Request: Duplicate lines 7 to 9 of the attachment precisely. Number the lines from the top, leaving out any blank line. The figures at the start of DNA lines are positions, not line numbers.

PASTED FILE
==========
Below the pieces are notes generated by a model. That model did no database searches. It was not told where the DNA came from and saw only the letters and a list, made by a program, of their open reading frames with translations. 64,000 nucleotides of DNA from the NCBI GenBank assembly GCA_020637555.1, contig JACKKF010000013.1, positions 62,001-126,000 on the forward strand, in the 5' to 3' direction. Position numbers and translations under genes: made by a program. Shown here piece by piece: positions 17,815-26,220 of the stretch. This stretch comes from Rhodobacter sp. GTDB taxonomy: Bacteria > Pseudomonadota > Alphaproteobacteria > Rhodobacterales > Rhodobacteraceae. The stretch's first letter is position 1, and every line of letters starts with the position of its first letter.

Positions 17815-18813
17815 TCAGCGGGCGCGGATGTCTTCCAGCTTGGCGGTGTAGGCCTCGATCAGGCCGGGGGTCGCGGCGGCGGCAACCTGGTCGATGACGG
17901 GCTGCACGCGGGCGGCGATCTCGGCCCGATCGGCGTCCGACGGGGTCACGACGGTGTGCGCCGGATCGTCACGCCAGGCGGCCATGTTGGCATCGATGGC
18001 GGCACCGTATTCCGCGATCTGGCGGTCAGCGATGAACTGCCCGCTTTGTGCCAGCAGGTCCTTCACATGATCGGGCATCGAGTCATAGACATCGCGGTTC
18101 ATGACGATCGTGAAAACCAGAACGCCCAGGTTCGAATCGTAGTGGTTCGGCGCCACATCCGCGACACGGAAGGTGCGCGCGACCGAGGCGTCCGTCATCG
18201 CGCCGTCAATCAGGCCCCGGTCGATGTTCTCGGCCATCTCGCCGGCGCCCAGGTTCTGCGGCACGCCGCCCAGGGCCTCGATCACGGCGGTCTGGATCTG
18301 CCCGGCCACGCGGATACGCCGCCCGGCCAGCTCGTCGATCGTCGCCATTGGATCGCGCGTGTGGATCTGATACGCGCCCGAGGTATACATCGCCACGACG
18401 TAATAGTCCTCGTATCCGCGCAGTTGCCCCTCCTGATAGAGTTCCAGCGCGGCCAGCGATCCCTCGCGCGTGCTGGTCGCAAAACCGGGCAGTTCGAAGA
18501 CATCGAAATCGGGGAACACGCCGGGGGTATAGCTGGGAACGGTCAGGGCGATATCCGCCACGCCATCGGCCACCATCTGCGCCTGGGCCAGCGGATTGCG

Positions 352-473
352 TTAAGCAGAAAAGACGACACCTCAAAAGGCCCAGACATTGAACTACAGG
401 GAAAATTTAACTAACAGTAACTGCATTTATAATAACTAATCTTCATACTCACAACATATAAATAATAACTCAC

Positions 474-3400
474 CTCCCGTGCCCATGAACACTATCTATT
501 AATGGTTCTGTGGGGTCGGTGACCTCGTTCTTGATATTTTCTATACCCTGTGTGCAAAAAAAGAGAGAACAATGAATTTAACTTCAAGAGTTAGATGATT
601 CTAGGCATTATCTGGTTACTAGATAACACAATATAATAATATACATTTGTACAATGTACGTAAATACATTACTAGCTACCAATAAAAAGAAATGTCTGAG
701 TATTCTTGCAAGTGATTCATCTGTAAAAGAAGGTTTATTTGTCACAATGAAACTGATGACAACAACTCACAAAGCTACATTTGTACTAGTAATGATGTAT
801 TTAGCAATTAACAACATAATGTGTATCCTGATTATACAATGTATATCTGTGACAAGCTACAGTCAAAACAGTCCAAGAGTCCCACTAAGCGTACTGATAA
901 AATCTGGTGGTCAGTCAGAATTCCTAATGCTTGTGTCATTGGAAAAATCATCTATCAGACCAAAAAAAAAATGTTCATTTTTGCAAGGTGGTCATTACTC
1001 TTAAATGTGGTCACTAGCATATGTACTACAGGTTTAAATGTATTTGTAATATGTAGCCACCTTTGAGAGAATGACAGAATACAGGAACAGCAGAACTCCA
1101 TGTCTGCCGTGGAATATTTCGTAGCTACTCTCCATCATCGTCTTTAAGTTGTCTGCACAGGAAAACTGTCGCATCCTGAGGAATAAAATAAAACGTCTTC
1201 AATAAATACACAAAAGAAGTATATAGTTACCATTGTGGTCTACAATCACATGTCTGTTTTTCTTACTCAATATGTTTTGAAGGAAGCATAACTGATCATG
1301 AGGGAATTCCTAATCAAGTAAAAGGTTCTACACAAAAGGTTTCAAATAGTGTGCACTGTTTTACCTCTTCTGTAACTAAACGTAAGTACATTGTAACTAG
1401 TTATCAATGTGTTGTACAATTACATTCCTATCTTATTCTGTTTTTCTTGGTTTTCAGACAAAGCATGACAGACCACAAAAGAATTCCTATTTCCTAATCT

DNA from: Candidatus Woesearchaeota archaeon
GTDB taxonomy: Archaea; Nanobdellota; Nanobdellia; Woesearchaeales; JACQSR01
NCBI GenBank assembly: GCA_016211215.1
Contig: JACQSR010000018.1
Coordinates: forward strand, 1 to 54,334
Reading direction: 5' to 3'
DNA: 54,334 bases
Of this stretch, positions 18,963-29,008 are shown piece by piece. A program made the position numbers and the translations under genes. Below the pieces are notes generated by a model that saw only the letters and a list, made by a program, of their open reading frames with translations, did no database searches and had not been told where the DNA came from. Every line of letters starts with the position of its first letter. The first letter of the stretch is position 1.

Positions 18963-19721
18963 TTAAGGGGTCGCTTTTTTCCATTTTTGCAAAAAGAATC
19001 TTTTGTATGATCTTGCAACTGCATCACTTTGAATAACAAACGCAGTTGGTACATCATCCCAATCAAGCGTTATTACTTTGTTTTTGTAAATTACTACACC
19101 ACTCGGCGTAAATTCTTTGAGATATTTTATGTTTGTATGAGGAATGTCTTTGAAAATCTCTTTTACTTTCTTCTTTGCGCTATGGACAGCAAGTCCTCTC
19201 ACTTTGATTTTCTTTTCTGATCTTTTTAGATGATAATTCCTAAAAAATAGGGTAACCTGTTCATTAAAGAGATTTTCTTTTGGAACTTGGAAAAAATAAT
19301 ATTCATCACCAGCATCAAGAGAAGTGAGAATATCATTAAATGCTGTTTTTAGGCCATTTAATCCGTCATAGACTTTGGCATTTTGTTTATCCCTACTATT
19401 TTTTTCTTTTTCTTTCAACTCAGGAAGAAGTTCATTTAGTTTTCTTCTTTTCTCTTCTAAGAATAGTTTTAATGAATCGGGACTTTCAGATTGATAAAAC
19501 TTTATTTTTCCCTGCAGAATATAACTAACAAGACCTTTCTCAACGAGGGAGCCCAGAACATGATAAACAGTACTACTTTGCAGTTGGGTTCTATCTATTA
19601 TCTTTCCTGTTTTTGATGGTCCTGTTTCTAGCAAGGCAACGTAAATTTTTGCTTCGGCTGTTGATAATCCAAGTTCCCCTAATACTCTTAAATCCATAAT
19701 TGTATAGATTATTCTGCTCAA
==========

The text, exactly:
18201 CGCCGTCAATCAGGCCCCGGTCGATGTTCTCGGCCATCTCGCCGGCGCCCAGGTTCTGCGGCACGCCGCCCAGGGCCTCGATCACGGCGGTCTGGATCTG
18301 CCCGGCCACGCGGATACGCCGCCCGGCCAGCTCGTCGATCGTCGCCATTGGATCGCGCGTGTGGATCTGATACGCGCCCGAGGTATACATCGCCACGACG
18401 TAATAGTCCTCGTATCCGCGCAGTTGCCCCTCCTGATAGAGTTCCAGCGCGGCCAGCGATCCCTCGCGCGTGCTGGTCGCAAAACCGGGCAGTTCGAAGA